Did all Professionals moved to Digital yet?

Started Jan 3, 2014 | Discussions thread
Mark Scott Abeln
Mark Scott Abeln Forum Pro • Posts: 12,695
Yes. However, film is now a significant fine arts medium.

Newkidhere wrote:

Or should I go ahead with Minolta Maxxium 9 and wait a few more years where digital technology is near equal to Film and affordable. My skill is around 1 in this area and if you can answer me with links and stuff so that I can read and understand what you are saying, I would learn and take your opinions, research and take a decision..

If you are shooting 35 mm format, I think digital is where it is at, even more so if you are shooting smaller formats. Because of the increasing difficulty of doing things with film, I see that as being far less practical — but therein lies the value of film.

One place were film is still strong is in curated fine art galleries. Serious art collectors — from what I've seen — value photographs that have a significant hand-made component to them. They tend to prefer images from things like pinhole cameras or 19th century lenses, coupled with antique printing processes like platinum, gold, or cyanotype, perhaps on hand-made paper or on hand-polished, rough-cut metal plates, with obvious image manipulation in the darkroom. The final image is definitely hand-made and one-of-a-kind, and the photography itself is only a small part of it.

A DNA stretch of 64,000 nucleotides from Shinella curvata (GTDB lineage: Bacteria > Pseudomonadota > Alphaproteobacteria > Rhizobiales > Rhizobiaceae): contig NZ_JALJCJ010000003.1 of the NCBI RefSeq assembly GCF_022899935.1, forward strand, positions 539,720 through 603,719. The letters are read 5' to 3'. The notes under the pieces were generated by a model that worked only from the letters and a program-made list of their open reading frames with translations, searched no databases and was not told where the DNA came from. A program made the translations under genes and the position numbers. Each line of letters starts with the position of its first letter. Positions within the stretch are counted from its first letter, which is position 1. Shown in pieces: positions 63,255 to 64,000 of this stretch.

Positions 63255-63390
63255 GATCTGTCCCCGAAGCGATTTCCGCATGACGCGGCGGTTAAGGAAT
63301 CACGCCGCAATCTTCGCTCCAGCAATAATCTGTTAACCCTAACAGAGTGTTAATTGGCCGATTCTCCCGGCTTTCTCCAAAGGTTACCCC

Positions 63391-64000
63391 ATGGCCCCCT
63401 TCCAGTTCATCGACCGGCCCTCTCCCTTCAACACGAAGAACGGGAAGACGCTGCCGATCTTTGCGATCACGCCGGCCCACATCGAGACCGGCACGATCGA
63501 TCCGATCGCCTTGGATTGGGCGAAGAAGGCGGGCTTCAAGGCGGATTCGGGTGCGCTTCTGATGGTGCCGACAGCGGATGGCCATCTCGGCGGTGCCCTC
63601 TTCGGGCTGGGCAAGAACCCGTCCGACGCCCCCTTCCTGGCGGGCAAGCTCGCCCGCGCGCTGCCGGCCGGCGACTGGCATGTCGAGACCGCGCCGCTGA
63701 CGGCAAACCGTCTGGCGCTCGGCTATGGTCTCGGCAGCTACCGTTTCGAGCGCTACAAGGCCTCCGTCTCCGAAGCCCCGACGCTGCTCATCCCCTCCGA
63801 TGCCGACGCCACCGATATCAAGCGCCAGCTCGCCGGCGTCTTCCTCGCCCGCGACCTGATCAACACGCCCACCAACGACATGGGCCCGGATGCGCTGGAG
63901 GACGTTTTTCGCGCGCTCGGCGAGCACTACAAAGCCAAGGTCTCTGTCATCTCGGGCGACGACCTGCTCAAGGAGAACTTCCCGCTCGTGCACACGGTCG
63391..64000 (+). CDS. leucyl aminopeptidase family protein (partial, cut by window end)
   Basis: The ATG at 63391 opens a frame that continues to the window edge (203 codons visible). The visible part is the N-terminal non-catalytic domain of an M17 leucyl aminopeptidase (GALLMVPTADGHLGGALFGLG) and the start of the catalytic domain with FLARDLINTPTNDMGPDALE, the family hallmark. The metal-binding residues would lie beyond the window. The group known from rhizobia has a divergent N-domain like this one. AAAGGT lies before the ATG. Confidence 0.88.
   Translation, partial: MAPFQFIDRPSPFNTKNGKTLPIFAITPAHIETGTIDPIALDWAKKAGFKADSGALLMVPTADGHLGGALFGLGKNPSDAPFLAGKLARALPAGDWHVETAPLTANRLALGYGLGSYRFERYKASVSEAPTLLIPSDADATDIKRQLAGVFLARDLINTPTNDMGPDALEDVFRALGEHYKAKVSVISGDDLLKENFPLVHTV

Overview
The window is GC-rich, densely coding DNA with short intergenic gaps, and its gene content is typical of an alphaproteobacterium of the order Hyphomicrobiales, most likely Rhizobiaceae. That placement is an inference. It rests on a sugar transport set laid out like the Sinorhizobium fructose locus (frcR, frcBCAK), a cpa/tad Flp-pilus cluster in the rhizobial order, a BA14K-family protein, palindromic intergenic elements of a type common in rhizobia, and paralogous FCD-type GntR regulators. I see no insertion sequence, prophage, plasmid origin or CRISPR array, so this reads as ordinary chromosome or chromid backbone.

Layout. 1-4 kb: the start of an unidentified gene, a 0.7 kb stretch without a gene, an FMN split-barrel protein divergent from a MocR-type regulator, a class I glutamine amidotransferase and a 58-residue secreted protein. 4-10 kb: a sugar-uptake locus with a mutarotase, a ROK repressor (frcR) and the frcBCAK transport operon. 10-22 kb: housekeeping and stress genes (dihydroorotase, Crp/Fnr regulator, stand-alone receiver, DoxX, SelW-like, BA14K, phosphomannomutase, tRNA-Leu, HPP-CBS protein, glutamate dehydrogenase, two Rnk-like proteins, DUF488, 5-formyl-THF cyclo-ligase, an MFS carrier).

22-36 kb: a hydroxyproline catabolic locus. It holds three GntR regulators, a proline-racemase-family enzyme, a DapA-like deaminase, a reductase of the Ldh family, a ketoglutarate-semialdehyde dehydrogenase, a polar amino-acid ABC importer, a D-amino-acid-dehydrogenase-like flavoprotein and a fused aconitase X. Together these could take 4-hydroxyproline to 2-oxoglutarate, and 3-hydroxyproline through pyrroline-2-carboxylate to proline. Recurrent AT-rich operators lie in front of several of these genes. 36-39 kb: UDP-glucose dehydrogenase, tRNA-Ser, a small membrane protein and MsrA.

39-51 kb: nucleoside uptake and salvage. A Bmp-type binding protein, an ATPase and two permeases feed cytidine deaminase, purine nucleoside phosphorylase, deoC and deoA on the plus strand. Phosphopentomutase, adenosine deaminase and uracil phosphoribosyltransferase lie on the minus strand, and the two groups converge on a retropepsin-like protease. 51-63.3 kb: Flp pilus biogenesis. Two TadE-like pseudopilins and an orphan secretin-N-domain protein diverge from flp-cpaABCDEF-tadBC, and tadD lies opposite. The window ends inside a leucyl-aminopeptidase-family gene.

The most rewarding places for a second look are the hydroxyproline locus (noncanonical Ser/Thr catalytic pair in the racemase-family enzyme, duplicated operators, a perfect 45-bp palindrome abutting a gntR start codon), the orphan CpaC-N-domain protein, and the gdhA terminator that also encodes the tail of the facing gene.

Modern digital prints are popular with corporate art buyers and interior decorators, but these images tend to be used as generic ornaments rather than works of art in themselves.

So my opinion is that film is quite useful these days as a fine arts medium, but not so much if you are just making ordinary straight prints of the kind that digital can make.

However, be aware that most digital cameras will deliver the same fully-saturated colors due to their use of the industry-standard sRGB color space, so digital images will have a certain sameness to them, unlike the various kinds of color film which have many different responses to color. However, many advanced photographers will do extensive computer work to get a different color palette, and I think this can be a good technique.

 Mark Scott Abeln's gear list:Mark Scott Abeln's gear list
Nikon D200 Nikon D7000 Nikon D750 Nikon AF-S DX Nikkor 35mm F1.8G Nikon AF Nikkor 50mm f/1.8D +2 more
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